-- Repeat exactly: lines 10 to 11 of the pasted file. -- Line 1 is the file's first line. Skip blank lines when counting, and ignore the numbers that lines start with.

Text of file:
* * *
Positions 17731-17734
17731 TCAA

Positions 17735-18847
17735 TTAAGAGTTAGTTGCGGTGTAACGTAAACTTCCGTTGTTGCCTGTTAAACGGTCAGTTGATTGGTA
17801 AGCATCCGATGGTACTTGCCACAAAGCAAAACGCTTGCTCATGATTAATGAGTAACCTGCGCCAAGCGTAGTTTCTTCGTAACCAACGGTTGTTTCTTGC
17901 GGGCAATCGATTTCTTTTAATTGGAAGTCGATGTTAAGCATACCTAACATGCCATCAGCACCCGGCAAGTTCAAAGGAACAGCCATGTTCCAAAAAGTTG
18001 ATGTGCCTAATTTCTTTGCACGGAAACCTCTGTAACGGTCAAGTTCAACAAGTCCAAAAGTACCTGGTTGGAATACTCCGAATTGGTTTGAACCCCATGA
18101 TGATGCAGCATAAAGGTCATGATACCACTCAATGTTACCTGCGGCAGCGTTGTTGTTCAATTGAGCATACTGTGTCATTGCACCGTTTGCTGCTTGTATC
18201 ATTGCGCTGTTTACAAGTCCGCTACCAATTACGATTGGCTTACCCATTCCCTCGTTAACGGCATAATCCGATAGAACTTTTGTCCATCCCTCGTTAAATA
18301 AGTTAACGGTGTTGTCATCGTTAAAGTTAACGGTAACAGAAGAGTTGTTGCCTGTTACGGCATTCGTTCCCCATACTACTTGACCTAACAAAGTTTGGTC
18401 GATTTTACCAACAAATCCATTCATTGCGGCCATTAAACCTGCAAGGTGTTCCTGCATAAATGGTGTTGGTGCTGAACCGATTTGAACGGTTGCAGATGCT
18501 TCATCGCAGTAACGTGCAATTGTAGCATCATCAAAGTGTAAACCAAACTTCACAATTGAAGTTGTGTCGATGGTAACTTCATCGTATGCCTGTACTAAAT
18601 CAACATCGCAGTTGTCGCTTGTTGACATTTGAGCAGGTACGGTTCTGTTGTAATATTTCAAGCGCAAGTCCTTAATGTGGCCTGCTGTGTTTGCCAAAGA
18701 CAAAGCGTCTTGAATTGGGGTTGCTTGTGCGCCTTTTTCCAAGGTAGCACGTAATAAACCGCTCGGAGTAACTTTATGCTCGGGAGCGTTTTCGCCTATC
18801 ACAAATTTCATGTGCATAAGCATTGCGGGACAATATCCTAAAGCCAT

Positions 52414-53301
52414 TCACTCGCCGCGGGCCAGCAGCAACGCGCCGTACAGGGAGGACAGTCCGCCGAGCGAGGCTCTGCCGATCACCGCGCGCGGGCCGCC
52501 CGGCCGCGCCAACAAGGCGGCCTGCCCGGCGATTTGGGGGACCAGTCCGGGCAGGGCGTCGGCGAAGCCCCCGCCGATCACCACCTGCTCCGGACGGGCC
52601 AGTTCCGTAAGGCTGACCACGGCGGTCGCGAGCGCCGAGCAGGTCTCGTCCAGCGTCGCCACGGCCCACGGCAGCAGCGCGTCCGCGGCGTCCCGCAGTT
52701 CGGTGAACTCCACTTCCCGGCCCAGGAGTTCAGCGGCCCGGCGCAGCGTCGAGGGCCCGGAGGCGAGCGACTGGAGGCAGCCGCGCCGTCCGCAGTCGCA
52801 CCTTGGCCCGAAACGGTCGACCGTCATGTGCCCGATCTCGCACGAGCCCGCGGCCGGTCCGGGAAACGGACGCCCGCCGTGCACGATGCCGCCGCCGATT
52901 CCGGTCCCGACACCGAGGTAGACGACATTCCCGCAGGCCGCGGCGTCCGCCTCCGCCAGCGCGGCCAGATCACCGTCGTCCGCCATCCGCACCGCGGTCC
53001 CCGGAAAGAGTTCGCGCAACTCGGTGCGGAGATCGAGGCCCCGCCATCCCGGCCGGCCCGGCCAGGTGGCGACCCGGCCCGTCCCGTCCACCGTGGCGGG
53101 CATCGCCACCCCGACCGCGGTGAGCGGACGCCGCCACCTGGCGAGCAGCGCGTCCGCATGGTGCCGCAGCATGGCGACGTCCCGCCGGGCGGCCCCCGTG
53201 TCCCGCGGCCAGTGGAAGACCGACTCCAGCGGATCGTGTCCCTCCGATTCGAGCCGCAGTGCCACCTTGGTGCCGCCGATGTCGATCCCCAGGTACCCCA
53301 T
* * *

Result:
18301 AGTTAACGGTGTTGTCATCGTTAAAGTTAACGGTAACAGAAGAGTTGTTGCCTGTTACGGCATTCGTTCCCCATACTACTTGACCTAACAAAGTTTGGTC
18401 GATTTTACCAACAAATCCATTCATTGCGGCCATTAAACCTGCAAGGTGTTCCTGCATAAATGGTGTTGGTGCTGAACCGATTTGAACGGTTGCAGATGCT